Physics based prediction of aeromechanical loads for the UH-60A rotor
Marpu, Ritu Priyanka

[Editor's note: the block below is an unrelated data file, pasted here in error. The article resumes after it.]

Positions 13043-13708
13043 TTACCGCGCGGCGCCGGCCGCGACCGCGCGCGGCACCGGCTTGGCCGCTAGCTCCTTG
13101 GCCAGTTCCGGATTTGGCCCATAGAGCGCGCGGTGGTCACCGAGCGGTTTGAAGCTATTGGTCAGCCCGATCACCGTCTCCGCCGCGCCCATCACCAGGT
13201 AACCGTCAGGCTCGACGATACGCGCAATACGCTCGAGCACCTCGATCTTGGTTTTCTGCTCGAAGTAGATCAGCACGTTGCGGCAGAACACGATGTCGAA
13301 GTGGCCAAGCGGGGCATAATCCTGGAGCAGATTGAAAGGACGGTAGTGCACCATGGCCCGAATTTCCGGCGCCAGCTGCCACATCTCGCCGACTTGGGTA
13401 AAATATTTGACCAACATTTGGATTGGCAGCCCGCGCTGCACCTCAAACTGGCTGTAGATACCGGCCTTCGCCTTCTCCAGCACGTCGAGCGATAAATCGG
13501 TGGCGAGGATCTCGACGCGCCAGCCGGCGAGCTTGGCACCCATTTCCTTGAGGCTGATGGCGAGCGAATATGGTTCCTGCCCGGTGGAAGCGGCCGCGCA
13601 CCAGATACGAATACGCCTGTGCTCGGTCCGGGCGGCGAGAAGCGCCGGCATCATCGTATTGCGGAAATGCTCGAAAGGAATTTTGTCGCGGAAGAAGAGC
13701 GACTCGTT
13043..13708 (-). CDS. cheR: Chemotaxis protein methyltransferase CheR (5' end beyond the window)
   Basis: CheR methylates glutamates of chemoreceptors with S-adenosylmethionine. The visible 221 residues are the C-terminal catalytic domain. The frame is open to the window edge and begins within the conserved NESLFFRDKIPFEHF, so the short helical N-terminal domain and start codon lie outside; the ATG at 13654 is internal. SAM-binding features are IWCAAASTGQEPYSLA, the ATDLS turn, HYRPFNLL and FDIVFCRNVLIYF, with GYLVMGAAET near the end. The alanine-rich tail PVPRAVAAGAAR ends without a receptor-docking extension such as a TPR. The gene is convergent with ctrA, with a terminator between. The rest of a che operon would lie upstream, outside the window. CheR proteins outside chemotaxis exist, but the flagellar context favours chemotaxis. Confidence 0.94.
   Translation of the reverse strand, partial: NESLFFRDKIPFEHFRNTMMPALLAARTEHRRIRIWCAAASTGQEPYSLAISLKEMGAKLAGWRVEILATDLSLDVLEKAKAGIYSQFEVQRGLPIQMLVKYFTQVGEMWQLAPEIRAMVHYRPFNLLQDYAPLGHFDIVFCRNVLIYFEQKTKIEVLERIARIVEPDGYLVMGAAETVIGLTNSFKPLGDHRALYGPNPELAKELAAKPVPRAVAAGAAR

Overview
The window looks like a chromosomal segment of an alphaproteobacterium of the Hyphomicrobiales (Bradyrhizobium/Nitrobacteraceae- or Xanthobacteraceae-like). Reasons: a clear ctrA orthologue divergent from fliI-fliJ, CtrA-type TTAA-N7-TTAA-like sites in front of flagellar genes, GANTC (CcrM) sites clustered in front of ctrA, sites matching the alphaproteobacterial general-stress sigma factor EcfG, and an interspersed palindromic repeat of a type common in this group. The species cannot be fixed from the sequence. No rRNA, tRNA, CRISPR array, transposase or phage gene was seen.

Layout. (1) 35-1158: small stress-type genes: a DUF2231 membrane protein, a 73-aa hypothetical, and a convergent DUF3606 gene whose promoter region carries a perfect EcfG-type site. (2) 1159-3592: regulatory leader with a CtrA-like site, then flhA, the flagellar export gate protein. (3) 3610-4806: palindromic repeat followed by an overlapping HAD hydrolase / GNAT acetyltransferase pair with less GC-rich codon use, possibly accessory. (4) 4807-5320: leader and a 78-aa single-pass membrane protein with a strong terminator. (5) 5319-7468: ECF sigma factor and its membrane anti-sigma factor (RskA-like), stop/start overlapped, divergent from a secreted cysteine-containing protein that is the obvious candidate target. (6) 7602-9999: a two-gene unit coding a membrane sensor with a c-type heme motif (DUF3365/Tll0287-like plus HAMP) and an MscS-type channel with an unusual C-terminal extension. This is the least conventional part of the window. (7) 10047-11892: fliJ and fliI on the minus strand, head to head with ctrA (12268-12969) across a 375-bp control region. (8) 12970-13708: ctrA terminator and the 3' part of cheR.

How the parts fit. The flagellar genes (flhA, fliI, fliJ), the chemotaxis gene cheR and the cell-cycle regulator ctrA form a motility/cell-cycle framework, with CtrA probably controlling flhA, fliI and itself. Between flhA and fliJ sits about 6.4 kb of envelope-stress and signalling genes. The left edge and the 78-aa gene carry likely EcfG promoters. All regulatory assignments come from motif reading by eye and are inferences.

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Helicopters in forward flight experience complex aerodynamic phenomena to various degrees. In low speed level flight, the vortex wake remains close to the rotor disk and interacts with the rotor blades to give rise to blade vortex interaction phenomena. In high speed flight, compressibility effects dominate leading to the formation of shocks. If the required thrust is high, the combination of high collective pitch and cyclic pitch variations give rise to three-dimensional dynamic stall phenomena. Maneuvers further exacerbate the unsteady airloads and affect rotor and hub design. The strength and durability of the rotor blades and hub components is dependent on accurate estimates of peak-to-peak structural loads. Accurate knowledge of control loads is important for sizing the expensive swash-plate components and assuring long fatigue life. Over the last two decades, computational tools have been developed for modeling rotorcraft aeromechanics. In spite of this progress, loads prediction in unsteady maneuvers which is critical for peak design loads continues to be a challenging task. The primary goal of this research effort is to investigate important physical phenomena that cause severe loads on the rotor in steady flight and in extreme maneuvers. The present work utilizes a hybrid Navier-Stokes/free-wake CFD methodology coupled to a finite element based multi-body dynamics analysis to systematically study steady level and maneuvering flight conditions. Computational results are presented for the UH-60A rotor for a parametric sweep of speed and thrust conditions and correlated with test data at the NFAC Wind Tunnel. Good agreement with test data has been achieved using the current methodology for trim settings and integrated hub loads, torque, and power. Two severe diving turn maneuvers for the UH-60A recorded in the NASA/Army Airloads Flight Tests Database have also been investigated. These maneuvers are characterized by high load factors and high speed flight. The helicopter experiences significant vibration during these maneuvers. Mean and peak-to-peak structural loads and extensive stall phenomena including an advancing side stall phenomena have been captured by the present analyses.